REVIEW: ‘Cloaked,’ Issue #1

Reading Time: 2 minutes

Cloaked #1 Review

Cloaked #1 is written by Mike Richardson, illustrated & colored by Jordi Armengol, and lettered by Nate Piekos of Blambot. It is published by Dark Horse Comics. 25 years ago, the world was rocked by the appearance of a mysterious masked figure known as “The Sentinel” to the people he saved and “The Reaper” to criminals for the lethal justice he dispensed. But one day, he vanished, leaving behind a trail of questions. In the present day, private eye Roger “Jake” Stevens is hired by billionaire Bryon West to track down the vigilante. Stevens’ investigation leads him into the path of his former co-workers in the police force and the vigilante’s sidekick, which yields surprising results.

Richardson’s career and Dark Horse’s history are intertwined; he founded the company back in 1986 and oversaw the publication of original titles like HellboyThe Umbrella Academy and also co-created and wrote comics including The Mask and TimeCop, with both series eventually receiving film adaptations in the ’90s. Given how creative Dark Horse’s output has been over the years, I can’t help but wonder why Richardson chose this genre and approach. The superhero genre has been deconstructed multiple times, both at major publishers like DC with Watchmen and over at other indies with titles like Invincible at Image and Incorruptible at BOOM! Studios. That being said, Richardson does find a few angles to tackle including how a teenage sidekick would fare in the real world.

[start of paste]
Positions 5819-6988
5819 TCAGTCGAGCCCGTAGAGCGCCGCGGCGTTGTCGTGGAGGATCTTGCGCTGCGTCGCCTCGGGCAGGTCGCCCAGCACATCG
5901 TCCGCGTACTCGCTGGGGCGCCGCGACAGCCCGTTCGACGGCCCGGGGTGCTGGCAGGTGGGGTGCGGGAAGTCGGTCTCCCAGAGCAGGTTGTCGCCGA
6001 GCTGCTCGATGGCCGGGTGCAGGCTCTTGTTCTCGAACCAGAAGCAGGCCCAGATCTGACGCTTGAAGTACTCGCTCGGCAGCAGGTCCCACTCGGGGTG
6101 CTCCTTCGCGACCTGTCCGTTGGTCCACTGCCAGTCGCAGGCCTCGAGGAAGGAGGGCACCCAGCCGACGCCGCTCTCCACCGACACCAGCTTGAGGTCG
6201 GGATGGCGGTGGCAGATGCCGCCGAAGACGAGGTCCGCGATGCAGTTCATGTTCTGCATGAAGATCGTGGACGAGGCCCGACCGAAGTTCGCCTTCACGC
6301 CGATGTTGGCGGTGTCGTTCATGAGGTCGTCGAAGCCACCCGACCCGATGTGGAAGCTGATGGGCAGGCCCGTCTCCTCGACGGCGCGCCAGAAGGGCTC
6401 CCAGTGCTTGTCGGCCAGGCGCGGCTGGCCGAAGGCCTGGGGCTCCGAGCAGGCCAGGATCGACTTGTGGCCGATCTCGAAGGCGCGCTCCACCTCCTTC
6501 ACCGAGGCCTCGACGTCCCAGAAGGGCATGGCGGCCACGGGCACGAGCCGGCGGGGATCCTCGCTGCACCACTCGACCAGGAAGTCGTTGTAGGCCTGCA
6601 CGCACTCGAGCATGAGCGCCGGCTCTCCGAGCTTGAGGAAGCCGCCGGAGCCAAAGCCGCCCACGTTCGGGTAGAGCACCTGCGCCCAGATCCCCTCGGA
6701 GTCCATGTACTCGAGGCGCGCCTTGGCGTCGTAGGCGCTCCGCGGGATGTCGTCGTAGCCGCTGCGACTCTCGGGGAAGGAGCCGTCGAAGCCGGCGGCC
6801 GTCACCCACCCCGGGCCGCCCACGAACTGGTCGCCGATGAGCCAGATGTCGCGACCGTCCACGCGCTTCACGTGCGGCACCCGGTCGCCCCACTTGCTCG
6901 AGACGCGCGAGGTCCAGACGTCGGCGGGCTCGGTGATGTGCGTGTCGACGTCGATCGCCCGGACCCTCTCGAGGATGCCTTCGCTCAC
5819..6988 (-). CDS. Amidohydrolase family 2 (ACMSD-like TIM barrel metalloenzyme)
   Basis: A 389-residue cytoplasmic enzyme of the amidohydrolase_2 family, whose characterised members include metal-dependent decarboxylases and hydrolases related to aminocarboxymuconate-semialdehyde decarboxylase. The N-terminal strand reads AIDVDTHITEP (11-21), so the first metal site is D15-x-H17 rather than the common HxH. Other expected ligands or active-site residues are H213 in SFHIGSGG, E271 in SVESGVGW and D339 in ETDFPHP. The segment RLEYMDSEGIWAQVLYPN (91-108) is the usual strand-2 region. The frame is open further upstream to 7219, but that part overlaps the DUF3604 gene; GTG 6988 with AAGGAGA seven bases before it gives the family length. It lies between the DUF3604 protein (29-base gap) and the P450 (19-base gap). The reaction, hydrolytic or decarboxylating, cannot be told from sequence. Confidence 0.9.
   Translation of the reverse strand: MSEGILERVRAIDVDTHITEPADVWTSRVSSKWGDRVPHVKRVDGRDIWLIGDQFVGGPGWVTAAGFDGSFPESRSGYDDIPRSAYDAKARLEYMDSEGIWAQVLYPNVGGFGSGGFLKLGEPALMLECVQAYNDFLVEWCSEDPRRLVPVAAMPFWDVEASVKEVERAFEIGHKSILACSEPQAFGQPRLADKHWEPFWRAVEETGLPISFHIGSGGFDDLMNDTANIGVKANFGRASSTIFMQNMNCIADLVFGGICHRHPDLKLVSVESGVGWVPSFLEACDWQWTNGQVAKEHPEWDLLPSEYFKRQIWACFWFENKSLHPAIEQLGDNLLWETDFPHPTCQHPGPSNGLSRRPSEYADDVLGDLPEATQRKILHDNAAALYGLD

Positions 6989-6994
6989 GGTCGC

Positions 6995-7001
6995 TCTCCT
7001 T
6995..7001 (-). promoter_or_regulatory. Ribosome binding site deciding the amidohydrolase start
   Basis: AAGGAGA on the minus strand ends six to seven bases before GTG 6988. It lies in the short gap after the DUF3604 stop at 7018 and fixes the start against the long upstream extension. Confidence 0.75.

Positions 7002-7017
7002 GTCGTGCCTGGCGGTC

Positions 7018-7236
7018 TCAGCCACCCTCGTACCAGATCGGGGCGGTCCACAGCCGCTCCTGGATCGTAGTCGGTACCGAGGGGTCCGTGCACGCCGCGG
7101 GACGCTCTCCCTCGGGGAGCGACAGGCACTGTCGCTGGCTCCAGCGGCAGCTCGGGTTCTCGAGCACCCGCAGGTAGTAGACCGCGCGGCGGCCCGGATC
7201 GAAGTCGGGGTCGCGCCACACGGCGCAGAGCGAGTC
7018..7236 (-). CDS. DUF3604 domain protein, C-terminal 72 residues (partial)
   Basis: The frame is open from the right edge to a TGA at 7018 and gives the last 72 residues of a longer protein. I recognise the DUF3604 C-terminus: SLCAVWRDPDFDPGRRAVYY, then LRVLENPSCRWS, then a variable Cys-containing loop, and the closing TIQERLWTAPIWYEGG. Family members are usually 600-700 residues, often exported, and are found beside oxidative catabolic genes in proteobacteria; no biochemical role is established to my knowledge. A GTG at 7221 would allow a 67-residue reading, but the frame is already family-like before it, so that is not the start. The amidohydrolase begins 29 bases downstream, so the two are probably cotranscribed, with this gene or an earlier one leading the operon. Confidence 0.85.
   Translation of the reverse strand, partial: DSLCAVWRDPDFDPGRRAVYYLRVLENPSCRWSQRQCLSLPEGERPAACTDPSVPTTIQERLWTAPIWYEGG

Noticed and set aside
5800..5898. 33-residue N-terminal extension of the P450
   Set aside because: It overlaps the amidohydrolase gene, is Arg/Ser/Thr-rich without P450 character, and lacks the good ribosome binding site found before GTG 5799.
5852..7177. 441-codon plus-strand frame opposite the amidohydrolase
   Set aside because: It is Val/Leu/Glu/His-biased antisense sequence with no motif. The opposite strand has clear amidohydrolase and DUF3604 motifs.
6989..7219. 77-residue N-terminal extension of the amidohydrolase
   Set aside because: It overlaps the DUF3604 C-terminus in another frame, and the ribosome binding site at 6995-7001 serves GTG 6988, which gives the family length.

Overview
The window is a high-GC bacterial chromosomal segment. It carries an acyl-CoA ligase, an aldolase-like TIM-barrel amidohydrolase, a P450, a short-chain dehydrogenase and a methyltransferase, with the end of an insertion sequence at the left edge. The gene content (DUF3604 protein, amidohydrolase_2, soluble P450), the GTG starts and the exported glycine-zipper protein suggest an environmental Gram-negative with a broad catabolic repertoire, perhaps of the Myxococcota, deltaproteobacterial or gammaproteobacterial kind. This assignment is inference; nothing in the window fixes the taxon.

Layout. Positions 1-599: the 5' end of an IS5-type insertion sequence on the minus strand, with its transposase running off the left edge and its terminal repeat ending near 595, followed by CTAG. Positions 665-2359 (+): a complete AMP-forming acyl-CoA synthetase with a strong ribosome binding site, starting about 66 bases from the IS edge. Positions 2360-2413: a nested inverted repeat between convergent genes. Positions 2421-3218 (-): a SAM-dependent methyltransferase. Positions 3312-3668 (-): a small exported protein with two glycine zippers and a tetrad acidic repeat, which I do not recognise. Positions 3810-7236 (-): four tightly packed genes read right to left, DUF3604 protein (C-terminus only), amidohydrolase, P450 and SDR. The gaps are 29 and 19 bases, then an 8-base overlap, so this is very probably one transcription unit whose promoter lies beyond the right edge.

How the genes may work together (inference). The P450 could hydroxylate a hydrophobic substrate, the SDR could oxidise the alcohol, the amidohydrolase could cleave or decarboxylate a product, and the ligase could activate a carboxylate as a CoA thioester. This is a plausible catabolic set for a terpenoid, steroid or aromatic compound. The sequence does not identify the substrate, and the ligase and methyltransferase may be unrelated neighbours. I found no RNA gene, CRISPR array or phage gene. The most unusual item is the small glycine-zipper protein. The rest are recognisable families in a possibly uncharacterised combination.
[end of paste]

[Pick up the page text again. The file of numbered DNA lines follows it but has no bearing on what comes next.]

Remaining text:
The major draw of the issue is Armengol’s art, which perfectly captures the gritty aesthetic that Richardson is aiming for. The vigilante himself comes off as a cross between Batman and The Shadow; his form-fitting black costume comes complete with a billowing cape, a  mask with glowing red eyes, and twin revolvers. A two-page spread chronicles his exploits, including heading out on patrol with his then-teenaged sidekick and fighting a crazed clown (yet another nod to a certain Dark Knight). Armengol also differentiates between past and present with his color art; the sequence that opens the book takes on a sepia-toned look with shades of amber and gold, while the present-day sequences feature a more muted and realistic tone. Piekos’s lettering also embraces the grit with dark, rusty red sound effects-especially the word “Blam,” which pops up a lot in the first issue.

However, there’s one aspect of Armengol’s art that throws me off and it’s the eyes-or rather, the lack of eyes. Each character is depicted with voids of black space where their eyes should be and the effect is extremely unsettling. Eyes can often express emotions more than words ever could, and that’s definitely true of the comics medium. For Armengol to take out a key element of emotional weight makes it fairly hard to connect with the characters.

Cloaked #1 throws its hat into the “realistic superhero” ring with a noir-inspired tale, featuring script work from none other than the founder of Dark Horse Comics. I hope that the remaining issues start to flesh out the mystery and make this comic stand out in a crowded line of offerings.

Cloaked #1 is available wherever comics are sold.


Cloaked #1
4

TL;DR

Cloaked #1 throws its hat into the “realistic superhero” ring with a noir-inspired tale, featuring script work from none other than the founder of Dark Horse Comics. I hope that the remaining issues start to flesh out the mystery and make this comic stand out in a crowded line of offerings.